President Nana Addo Dankwa Akufo-Addo has reaffirmed the commitment of his government to address the issue of fuel price increases in the country, saying, however, that scrapping taxes on petroleum products will reduce government revenue by some GH¢4 billion.
That, he indicated, would not be sustainable in the long run, adding that the government is determined to expand its revenue base in order to increase the country’s capacity to finance her own development.
The President gave the assurance over the weekend when he addressed workers during the 2022 May Day celebration on the theme “Protecting Jobs and Incomes in The Era of COVID-19 and Beyond”.
“On the vexed matter of petroleum price increases, the suggestion that has been made, which has also been alluded to by the Secretary-General, is, at this moment, not a sustainable one. We can’t afford to reduce tax revenues by GH¢4 billion.
“Government is currently confronted by very tight financing conditions, in the wake of inadequate domestic revenue mobilisation. Indeed, some of the revenues from these same taxes on petroleum products are what is used to pay some of the salaries of some of the 700,000 public sector workers on Government’s payroll,” he said.
He assured Ghanaians that his government is determined to work with all stakeholders to see the country through the current crisis, and all the challenges it had brought in its wake. He added his government would continue to demonstrate the ability, resolve and determination to change the trajectory of the country’s economy in order to help it recover faster from the effects of COVID-19
Stabilising exchange rate
The President said government is implementing measures that are succeeding in stabilising the exchange rate, a key determinant of fuel prices, stressing that “Government is also working hard to ensure reliable supply and availability of petroleum products”.
This, he said, would contribute significantly in preventing shortages, a phenomenon which is being experienced in some other neighbouring countries, adding that “by the same token, we are keeping the lights on in Ghana”.
President Akufo-Addo also reminded Ghanaians that although Ghana is a modest producer of crude oil, with a current output of 148,000 barrels per day, the country is still a net importer of petroleum products.
This, according to him, continues to make the country vulnerable to the price volatilities of the world market for petroleum products.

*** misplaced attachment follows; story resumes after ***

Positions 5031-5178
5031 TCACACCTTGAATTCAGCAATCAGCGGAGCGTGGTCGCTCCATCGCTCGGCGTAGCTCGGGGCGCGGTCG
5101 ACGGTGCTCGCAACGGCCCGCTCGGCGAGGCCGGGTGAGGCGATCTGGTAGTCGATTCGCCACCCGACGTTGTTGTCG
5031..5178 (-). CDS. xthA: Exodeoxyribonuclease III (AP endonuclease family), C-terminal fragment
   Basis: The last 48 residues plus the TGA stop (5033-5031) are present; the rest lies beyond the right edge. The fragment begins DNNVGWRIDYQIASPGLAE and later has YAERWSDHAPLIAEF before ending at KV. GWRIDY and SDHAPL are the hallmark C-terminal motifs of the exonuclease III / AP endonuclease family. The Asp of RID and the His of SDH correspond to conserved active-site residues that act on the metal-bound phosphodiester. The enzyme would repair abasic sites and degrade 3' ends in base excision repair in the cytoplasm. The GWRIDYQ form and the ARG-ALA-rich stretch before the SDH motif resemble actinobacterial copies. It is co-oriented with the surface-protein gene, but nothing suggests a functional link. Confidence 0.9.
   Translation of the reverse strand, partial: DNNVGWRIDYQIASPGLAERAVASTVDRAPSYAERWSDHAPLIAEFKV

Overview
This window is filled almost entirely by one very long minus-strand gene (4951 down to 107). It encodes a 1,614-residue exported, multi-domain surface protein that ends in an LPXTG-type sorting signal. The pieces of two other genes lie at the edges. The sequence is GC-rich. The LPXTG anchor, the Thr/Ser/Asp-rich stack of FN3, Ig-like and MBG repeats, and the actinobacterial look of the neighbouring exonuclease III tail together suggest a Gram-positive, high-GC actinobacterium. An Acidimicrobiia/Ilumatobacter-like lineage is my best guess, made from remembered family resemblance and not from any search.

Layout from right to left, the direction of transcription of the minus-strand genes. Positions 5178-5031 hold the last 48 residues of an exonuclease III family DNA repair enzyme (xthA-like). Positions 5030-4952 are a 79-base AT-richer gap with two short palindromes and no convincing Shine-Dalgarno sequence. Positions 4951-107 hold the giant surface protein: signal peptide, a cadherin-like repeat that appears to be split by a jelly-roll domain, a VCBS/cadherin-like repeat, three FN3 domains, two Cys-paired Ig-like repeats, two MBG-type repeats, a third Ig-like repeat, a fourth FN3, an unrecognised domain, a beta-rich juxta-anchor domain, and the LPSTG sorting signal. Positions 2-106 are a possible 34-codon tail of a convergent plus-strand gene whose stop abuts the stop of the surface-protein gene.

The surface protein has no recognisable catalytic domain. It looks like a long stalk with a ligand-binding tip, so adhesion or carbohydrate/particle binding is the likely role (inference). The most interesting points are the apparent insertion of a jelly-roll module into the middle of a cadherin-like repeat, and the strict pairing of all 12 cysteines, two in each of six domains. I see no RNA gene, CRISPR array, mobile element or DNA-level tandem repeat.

“Nonetheless, intense efforts are being made to rehabilitate the Tema Oil Refinery, to enable it contribute to stabilising petroleum prices, which should see the light of day very soon. We are also encouraging private companies to establish refineries in the country, one of which is 80% complete, and is expected to be commissioned before the end of this year,” he disclosed.
He emphasised that such is the surest way to address the concern because government cannot take adhoc measures that will only give temporary reprieve, and only aggravates the situation even more in the medium to long-term.
“As much as possible, let us use existing institutions and sustainable measures to address these concerns. With respect to emoluments for Article 71 office holders, which, according to official data, constitute less than 1% of tax revenues, we have to deal with issues of equity within our constitutional framework, and call for the collaboration of the Executive and Legislature to address the issue,” he added.
The President expressed the optimism that Ghana would, again, as happened in his first term, be a shining example to the rest of the world, adding that “we are definitely on the right path, as outlined in the GH¢100 billion Ghana CARES “Obaatan Pa Programme”.
“Government’s historic GH¢10 billion YouStart Programme, to encourage youth entrepreneurship, will be launched by June,” he revealed, assuring that it would help transform, revitalise and modernise the economy to enable it return to high and sustained growth over the next two years.
“We are doing so with greater urgency to create job opportunities in different sectors of the economy. We have done it before, and we will do it again. I shall be more than ready to share the progress with you a year on,” the President stated.
He urged all workers and the business community to help sustain the rebound of the economy, and, thereby, help improve the living standards of all Ghanaians.
“We must not lose sight of our overarching vision, which is to build a Ghana Beyond Aid. I remain confident that we can free ourselves from a mindset of dependence, aid, charity and handouts, and build a self-reliant economy which will mobilise the immense resources of Ghana, material and human, with women and youth in the forefront, to resolve Ghana’s problems, and deliver a decent, dignified standard of living to the working people of our country,” he added.